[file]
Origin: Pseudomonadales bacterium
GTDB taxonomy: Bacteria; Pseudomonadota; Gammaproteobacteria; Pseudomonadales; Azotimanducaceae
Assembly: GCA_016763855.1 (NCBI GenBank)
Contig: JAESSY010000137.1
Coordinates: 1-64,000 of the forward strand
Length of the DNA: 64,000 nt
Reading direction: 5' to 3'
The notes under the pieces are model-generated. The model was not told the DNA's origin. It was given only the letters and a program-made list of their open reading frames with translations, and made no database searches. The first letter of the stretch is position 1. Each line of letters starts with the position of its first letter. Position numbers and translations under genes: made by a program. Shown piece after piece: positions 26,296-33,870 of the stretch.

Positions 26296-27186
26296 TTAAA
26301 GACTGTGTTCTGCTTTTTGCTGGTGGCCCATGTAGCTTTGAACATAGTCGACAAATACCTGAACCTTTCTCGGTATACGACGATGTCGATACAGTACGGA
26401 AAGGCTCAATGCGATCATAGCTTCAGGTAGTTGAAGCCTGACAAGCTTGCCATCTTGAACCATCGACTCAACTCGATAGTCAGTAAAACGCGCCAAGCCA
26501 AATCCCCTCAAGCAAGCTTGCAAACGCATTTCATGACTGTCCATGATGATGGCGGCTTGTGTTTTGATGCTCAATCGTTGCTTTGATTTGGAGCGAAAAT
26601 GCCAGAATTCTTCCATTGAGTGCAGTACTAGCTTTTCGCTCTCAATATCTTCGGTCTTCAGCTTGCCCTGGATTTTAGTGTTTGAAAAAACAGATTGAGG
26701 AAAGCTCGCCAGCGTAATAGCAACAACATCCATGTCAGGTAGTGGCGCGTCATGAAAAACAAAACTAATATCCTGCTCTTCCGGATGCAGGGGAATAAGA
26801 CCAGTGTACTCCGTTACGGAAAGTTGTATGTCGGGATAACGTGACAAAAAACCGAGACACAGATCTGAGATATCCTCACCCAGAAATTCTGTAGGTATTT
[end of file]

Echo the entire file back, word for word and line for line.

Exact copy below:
Origin: Pseudomonadales bacterium
GTDB taxonomy: Bacteria; Pseudomonadota; Gammaproteobacteria; Pseudomonadales; Azotimanducaceae
Assembly: GCA_016763855.1 (NCBI GenBank)
Contig: JAESSY010000137.1
Coordinates: 1-64,000 of the forward strand
Length of the DNA: 64,000 nt
Reading direction: 5' to 3'
The notes under the pieces are model-generated. The model was not told the DNA's origin. It was given only the letters and a program-made list of their open reading frames with translations, and made no database searches. The first letter of the stretch is position 1. Each line of letters starts with the position of its first letter. Position numbers and translations under genes: made by a program. Shown piece after piece: positions 26,296-33,870 of the stretch.

Positions 26296-27186
26296 TTAAA
26301 GACTGTGTTCTGCTTTTTGCTGGTGGCCCATGTAGCTTTGAACATAGTCGACAAATACCTGAACCTTTCTCGGTATACGACGATGTCGATACAGTACGGA
26401 AAGGCTCAATGCGATCATAGCTTCAGGTAGTTGAAGCCTGACAAGCTTGCCATCTTGAACCATCGACTCAACTCGATAGTCAGTAAAACGCGCCAAGCCA
26501 AATCCCCTCAAGCAAGCTTGCAAACGCATTTCATGACTGTCCATGATGATGGCGGCTTGTGTTTTGATGCTCAATCGTTGCTTTGATTTGGAGCGAAAAT
26601 GCCAGAATTCTTCCATTGAGTGCAGTACTAGCTTTTCGCTCTCAATATCTTCGGTCTTCAGCTTGCCCTGGATTTTAGTGTTTGAAAAAACAGATTGAGG
26701 AAAGCTCGCCAGCGTAATAGCAACAACATCCATGTCAGGTAGTGGCGCGTCATGAAAAACAAAACTAATATCCTGCTCTTCCGGATGCAGGGGAATAAGA
26801 CCAGTGTACTCCGTTACGGAAAGTTGTATGTCGGGATAACGTGACAAAAAACCGAGACACAGATCTGAGATATCCTCACCCAGAAATTCTGTAGGTATTT